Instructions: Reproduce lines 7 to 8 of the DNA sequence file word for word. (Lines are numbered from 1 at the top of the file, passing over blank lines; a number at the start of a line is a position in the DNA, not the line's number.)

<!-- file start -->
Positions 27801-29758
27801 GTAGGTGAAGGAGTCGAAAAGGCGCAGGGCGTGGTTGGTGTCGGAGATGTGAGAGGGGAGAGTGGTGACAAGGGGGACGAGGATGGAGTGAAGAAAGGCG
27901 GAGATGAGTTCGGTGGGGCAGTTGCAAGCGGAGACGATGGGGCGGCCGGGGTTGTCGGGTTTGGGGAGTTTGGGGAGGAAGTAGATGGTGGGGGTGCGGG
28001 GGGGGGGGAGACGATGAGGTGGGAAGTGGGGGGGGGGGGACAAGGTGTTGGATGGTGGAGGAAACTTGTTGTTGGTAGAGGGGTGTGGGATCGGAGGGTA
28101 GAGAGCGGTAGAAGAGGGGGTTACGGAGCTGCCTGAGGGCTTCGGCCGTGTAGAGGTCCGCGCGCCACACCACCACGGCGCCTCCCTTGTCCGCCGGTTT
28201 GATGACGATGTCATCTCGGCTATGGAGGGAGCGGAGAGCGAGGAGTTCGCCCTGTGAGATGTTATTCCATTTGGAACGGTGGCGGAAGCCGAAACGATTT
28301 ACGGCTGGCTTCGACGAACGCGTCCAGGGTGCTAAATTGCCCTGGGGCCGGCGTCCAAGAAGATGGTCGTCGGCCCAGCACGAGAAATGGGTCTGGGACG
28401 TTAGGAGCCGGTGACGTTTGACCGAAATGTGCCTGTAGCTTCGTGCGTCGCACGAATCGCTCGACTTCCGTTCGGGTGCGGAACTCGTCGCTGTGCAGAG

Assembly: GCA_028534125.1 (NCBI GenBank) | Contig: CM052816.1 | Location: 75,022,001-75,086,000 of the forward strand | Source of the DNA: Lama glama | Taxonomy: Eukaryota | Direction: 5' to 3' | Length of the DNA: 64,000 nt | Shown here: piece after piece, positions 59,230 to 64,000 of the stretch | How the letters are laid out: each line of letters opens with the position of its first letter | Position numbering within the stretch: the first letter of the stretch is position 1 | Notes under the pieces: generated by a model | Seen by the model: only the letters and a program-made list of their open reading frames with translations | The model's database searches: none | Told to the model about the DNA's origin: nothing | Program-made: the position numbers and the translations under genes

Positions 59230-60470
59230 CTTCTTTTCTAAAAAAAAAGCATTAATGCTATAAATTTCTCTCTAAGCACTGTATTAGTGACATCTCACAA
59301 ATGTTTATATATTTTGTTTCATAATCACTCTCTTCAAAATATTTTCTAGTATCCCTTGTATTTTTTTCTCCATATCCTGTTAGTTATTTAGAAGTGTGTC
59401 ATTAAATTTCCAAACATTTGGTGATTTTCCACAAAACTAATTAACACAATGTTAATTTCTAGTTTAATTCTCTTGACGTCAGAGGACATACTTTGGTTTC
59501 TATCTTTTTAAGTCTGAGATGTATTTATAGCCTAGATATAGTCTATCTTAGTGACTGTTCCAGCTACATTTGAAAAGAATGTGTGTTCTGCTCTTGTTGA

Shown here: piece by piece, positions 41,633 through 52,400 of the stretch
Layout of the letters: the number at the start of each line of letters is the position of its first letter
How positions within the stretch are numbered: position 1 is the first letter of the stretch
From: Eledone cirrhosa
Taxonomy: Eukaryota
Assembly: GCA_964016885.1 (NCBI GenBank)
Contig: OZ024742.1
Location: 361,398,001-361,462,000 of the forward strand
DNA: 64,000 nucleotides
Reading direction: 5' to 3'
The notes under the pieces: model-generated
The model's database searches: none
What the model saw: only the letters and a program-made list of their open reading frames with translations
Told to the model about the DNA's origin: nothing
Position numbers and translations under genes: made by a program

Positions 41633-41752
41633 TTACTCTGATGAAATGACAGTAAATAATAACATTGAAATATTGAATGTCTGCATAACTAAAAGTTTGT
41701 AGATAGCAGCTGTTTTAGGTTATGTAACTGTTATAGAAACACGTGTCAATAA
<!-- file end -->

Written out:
28301 ACGGCTGGCTTCGACGAACGCGTCCAGGGTGCTAAATTGCCCTGGGGCCGGCGTCCAAGAAGATGGTCGTCGGCCCAGCACGAGAAATGGGTCTGGGACG
28401 TTAGGAGCCGGTGACGTTTGACCGAAATGTGCCTGTAGCTTCGTGCGTCGCACGAATCGCTCGACTTCCGTTCGGGTGCGGAACTCGTCGCTGTGCAGAG